Friday, November 14, 2008

A quiet storm

Photojournalism is very attractive to me. Just the idea of being able to tell story through a single image makes my head spin. A powerful image can change the outcome of a war, and Vietname War is the case in point. However, it becomes less attractive nowadays when video and multimedia are dominating. Newspapers would survive only if it has a website to show additional video clips. People spend more time watching news on TV and on the net more than to read. Magazines and newspapers days are numbered. Still images, journalistic images are less and less as time passes.

So, it's quite rare to see an impact from a still image would contribute to the outcome of a historic election at these days in age. I still remember that day, it was the 19th of October, 2008. In a small hotel, of a remote town Lancaster of Pennsylvania. I was there for a wedding photo job the day before. Watching Colin Powell's endorsement of Obama interview. In the interview, Colin Powell cited to an image, a journalistic image, of a mother having her head rested on the tombstone of her son in Arlington Cemetery. It's very moving image, the whole story reveals. It's calm mood, low key picture, but to me it's quite an impact which the picture had made. It touches the viewers, Colin Powell, and vast number of people. It causes the people to take revolutionize action, to be very vocal, to make important decision. It's a quiet storm.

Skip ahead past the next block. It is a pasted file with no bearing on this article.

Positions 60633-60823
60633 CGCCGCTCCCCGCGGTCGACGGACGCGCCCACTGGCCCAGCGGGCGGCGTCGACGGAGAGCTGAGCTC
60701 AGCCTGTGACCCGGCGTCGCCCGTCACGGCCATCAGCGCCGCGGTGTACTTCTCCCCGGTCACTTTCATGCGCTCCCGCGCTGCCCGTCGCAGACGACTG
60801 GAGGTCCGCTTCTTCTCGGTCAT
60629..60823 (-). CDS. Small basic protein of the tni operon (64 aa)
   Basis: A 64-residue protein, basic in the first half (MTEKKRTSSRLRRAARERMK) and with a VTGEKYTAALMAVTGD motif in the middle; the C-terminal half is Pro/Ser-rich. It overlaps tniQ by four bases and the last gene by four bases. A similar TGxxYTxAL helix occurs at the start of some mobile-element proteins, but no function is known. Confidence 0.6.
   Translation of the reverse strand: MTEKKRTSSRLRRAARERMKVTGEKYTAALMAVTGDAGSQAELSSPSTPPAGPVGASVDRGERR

The picture is one in documentary series of pictures taken by Platon, published on The New Yorker.

Thursday, November 13, 2008


I grew up in a family of words. In special occasions, like national holidays or ancestor memorial days, my father would talked and recited literature, poems, and cultures. My mother is also very verbal. If a short answer would be suffice, she will give 10 times more. When I was only 11, one of my three sisters threw me a thick book. "Read!", she said. That was to stop me from pestering her. And of course, we have a big book cases on the second floor, full of books. The book case is quite big, "how would I ever able to finish reading all of them?", at the young age I thought. In 1975, when we left VN, I've read most of the books in our book case.

Words sooth me. They have the capability of calm me down even in the most stressful situations. Fiction or non-fiction, it does not matter to me. Sure, I would like to read pieces which are of interested to me; but I do not hesitate to start reading whether it's a academic text book, an editorial, or a novel.

It has been drizzling since last night, and my mind was not into writing code or fixing bugs; I went on the net and read.